I woke up before my 6am alarm, then I woke up to it, then fell back to sleep until 6.45am. I was outside waiting for the lift by 7am. Moreton Island is the world’s third largest sand island, so you really need a 4WD to get around. This means tour groups are limited to 10 people. Ally was our tour guide. Really nice lady, and reminds me of Sonia from South Africa, in a ‘save the planet’ kinda way. So there was me, Arek the Polish guy who can speak six languages, Hiro the Japanese guy from the same university as Arek, four Taiwanese student doctors, and three older Japanese people. It was a very sociable group – lots of chatting and laughing.

We got to the ferry and started the crossing at 8.30am. It takes about and hour and a half to get there. My main thought as we approached the island was, “I don’t see much sand”. It’s amazing how much vegetation grows here.

Our first stop was The Desert for sandboarding. Exactly how it sounds. You have a board and a big sand dune, you lie on the board, and go sliding down. Lots of fun, but you get sand everywhere. I had a handful in my pocket, and my camera got loads in it too! You have to keep the front of the board and your elbows up, otherwise you get slowed down and spray even more sand in your face. I had three tries and was pretty good at it. Didn’t try the standing up version though (basically sand surfing).

After that we drove along East Beach up to North Point. We had a quick dip in the ocean here, mostly to wash the sand off. There is one spot called Champagne Rocks, where the waves crash over a few rocks that stick out, and the water looks like champagne fizz. We had some really big waves while we were paddling round there. Me, Arek and Hiro then took a five minute walk round to a little cove, then back to the 4WD for lunch.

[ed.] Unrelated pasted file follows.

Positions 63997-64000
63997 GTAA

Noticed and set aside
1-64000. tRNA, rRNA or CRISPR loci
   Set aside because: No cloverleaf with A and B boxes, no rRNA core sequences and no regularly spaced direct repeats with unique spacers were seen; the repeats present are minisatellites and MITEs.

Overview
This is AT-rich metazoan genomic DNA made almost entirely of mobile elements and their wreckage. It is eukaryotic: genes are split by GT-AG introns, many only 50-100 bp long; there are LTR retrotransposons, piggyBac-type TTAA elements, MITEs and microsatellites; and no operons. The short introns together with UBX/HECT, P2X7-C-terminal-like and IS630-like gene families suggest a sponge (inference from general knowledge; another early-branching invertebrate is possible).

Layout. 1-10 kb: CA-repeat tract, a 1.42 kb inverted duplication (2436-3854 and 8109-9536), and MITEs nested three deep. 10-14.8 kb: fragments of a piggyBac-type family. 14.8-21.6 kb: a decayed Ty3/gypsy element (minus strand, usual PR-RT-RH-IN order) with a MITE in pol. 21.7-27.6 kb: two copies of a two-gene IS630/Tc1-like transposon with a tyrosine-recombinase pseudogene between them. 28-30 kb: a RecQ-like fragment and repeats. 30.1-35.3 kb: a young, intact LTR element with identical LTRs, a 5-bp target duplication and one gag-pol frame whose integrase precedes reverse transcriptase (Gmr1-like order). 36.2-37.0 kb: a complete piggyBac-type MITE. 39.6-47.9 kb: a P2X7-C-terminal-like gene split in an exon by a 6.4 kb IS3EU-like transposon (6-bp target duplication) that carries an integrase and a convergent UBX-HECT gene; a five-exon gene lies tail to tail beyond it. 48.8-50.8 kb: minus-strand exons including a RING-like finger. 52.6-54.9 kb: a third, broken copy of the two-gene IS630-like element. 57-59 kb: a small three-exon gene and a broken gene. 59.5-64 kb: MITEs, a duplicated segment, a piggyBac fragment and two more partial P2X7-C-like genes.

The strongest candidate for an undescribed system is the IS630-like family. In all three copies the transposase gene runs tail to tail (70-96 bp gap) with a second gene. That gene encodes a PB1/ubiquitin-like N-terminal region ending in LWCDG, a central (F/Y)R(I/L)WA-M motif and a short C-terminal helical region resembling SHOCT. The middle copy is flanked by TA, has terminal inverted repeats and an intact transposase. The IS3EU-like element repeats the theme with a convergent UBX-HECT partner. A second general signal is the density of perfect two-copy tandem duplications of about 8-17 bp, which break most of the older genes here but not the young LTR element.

We got back in and headed up to the lighthouse. You could see the whole of East Beach from up there. And there were turtles swimming by the rocks just beneath us. It took a bit of looking to find them though! On the way back to the car park, you could see North Point where we had lunch, and all the way to the Glass House Mountains on the mainland.

East Beach, Moreton Island

Back into the 4WD and over to Blue Lagoon. This was a freshwater swimming hole. Not as beautiful as the ocean, but it was freshwater so you don’t get mouthfuls of salt all the time!

After that we were back in the 4WD and to the ferry for the 3.30pm crossing. I spent most of the journey outside, making the most of the view, and also trying to dry out my clothes. I got back inside to watch a few minutes of cricket though, and try to explain to Arek the difference between cricket and baseball.

Moreton Island was good fun, but five hours really isn’t long enough. Because all the “roads” are just sand tracks, driving is slow, so it takes a while to reach each destination.

I was back in the hostel by 6ish. Had a quick chat with the Canadian boys, then had a shower to make sure all the sand was gone. My camera must still have a few grains stuck in there because it isn’t totally happy with me.

Then I had a few drinks with a new guy in the room. He’s from Perth, and decided yesterday that he was sick of Perth, packed up all his clothes, sold his possessions, and bought the first plane ticket out. Also managed to watch some more cricket. England won. Again. Shocking.


  1. Hi Francesca, Moreton island sounds beautiful,sounds nicer than Moreton in the Wirral,the weather for a start.Am enjoying browsing thro’ the photos,I’ll have to download some to do some paintings, the flowers and trees.Keep it all coming! Nain

  2. Francesca,
    Glad the pillow was useful!
    Moreton island trip sounds very special.
    Just so you know we’ve had rather a lot of snow at the end of last week and it took me 3hrs to get back from Telford ( 25miles) and Donna 7 hrs to get back from Birmingham to her home ( 15 miles)!!
    You’re presence in Oz has finally had an effect on the cricket score!! Well done!

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